[Python-Dev] importlib is now bootstrapped (and what that means)
brett at python.org
Fri Apr 20 17:04:13 CEST 2012
On Fri, Apr 20, 2012 at 11:02, Eric Snow <ericsnowcurrently at gmail.com>wrote:
> On Fri, Apr 20, 2012 at 7:54 AM, Eric V. Smith <eric at trueblade.com> wrote:
> > On 04/14/2012 02:12 PM, Brett Cannon wrote:
> >> My multi-year project -- started in 2006 according to my blog -- to
> >> rewrite import in pure Python and then bootstrap it into CPython as
> >> *the* implementation of __import__() is finally over (mostly)!
> > Maybe I'm missing something, but it seems that I need to run
> > importlib._bootstrap._install(sys, _imp) manually in order to make
> > __import__ be importlib's version. Is that not supposed to happen
> > automatically?
> In the default tip (3.3a2+), importlib.__import__ is already
> bootstrapped, so you don't need mess with anything. As well, in any
> of the 3.x versions you can bind builtins.__import__ to
> If you are making changes to importlib (essentially, changes in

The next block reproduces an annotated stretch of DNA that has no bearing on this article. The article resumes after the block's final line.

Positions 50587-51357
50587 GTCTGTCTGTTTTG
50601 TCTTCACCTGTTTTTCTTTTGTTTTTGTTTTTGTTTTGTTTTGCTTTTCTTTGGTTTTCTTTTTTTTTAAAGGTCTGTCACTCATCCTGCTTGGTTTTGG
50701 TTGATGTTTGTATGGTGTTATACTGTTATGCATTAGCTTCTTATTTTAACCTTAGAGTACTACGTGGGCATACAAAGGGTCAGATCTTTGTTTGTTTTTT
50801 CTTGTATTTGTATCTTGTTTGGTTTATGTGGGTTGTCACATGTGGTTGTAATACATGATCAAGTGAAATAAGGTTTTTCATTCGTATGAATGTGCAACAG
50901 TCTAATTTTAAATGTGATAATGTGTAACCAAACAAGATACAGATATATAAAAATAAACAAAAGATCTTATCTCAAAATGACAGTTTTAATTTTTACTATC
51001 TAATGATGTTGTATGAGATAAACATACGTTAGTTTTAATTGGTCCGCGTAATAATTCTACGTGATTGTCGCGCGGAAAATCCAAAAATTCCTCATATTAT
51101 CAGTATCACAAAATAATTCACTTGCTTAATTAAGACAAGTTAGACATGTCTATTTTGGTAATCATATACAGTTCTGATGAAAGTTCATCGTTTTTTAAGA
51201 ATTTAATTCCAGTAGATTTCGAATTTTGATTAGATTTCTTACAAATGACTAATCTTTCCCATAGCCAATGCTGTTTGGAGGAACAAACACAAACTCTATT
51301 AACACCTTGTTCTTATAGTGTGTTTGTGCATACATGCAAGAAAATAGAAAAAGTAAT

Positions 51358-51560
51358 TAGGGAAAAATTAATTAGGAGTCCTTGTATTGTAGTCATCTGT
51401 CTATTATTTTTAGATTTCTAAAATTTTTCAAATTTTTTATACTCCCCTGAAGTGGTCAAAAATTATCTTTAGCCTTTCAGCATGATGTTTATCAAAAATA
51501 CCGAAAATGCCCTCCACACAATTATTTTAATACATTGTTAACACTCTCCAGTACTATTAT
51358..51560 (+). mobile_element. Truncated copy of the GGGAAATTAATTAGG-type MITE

> Lib/importlib/_bootstrap.py), you must re-build (make) cpython in
> order for your changes to get pulled into the frozen copy of
> importlib. Until you do that, the built-in import machinery will be
> the one that existed before your changes. You could also re-bind
> builtins.__import__ to try out the changes without having to re-build,
> but ultimately your changes will have to get frozen (into
> Python/importlib.h) and will be part of the commit of your changes to
> Likely you already know all this, but just in case... :)
And if you want to run a test using importlib instead of the frozen code
you can use importlib.test.regrtest to handle the injection for you.
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